SINGING IN THE RAIN Sadlers Wells Theatre


Ten years have passed since, in a Times Chief Theatre Critic hat, I last saw a former principal  of the Royal Ballet  leaping in puddles , singing his great heart out, and propelling skeins of water into the front rows with the debonair precision of a British Baryshnikov and the joyful grin of a teenager.  Unforgettable.  Everyone fell for Adam Cooper.   I remember running into the director Jonathan Church in the interval,  and pleadingly saying “O please tell me that he’s a good guy as well as..all that?” To which he replied “the nicest human being on the planet!”. Sometimes one needs to know such things to complete the joy.  I can appreciate horrible human beings who are actually great actors,  but it’s nice to know when they’re not. 

       That watery moment, has been something to dream about in this terrible long drought of live performance. And last night there was the complete miracle again:   spray and song and laughter and pizazz, high-kicks in camisoles and a custard pie,  spoofy jokes on the black and white film clips playing st 1920 absurdity,  and Cooper using his dancer’s body not only to tap and twirl and soak the front rows but to recreate the absurdities of early cinema mime-show.   It had come home to us, to a packed London house:  a glory of nonsensical, nostalgia in which theatre pays homage to a movie about  the days when the movies paid homage to vaudeville and to hoofing Broadway legend. A self-referential multilayered trifle to comfort us after the long fast.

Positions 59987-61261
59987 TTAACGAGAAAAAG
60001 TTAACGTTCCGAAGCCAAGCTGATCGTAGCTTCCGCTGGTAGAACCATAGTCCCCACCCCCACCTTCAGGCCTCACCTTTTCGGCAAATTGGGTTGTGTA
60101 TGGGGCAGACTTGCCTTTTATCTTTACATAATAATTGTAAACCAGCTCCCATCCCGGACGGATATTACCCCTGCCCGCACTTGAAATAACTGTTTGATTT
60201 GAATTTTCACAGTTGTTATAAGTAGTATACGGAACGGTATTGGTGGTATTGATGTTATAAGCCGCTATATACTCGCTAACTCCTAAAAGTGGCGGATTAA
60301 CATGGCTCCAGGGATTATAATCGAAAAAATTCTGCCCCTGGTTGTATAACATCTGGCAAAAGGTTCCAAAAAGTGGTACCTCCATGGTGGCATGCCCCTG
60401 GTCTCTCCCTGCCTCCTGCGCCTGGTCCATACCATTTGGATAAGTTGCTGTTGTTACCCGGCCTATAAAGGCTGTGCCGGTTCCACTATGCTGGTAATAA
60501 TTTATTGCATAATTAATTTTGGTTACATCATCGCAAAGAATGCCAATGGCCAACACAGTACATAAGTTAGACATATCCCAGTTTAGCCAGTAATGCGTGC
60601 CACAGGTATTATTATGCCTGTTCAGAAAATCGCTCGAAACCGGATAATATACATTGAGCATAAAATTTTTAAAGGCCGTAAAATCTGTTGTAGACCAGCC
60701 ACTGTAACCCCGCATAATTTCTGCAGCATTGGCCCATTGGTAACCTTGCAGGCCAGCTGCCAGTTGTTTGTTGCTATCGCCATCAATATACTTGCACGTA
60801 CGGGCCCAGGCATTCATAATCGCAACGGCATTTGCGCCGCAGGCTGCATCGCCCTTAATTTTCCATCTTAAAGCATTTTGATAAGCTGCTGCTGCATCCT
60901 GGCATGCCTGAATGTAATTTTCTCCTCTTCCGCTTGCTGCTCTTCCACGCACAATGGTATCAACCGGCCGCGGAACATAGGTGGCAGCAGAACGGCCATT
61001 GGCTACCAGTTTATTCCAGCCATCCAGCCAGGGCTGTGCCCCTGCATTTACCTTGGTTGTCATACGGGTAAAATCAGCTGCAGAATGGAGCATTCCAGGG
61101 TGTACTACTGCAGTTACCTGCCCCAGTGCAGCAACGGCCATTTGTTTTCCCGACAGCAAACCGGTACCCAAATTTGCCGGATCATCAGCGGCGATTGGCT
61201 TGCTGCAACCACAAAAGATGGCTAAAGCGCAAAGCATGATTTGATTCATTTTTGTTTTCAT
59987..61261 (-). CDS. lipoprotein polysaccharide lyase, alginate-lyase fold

Jonathan Church’s glorious revival, with Andrew Wright’s fabulously witty (and fabulously demanding)  choreography, transferred from Chichester to the West End and toured; should have been touring internationally  these last eighteen months, with varying casts but always that central marvel of Cooper, who it turned out is as much a likeable actor and pleasing singer as great dancer.   Instead of that world tour, the principal has admitted that as theatre and its people were left to dwindle by a neglectful government, he tried for delivery driver jobs and universal credit.

      So it’s fair to be emotional. We all were. Waves of applause met every big number even before the deluge. Nor was it only for the star: Charlotte Gooch as Kathy and Kevin Clifton are both Strictly veterans,  and more than able to handle the character-comedy elements of the big numbers. The erotic-balletic displays in the second act are spectacular, but the ability the three principals have to seem to stumble and pratfall in the midst of a fast tap or vaudeville number is real class. As they tumble backwards together over a park bench you fear for their insurers and their skulls. 

      And, suddenly sober, fear for their show and their art and the huge daft beauty of their lately abused trade. Let them not be pinged off. Please.  

box office   to 5 sept

rating five music n dance mice


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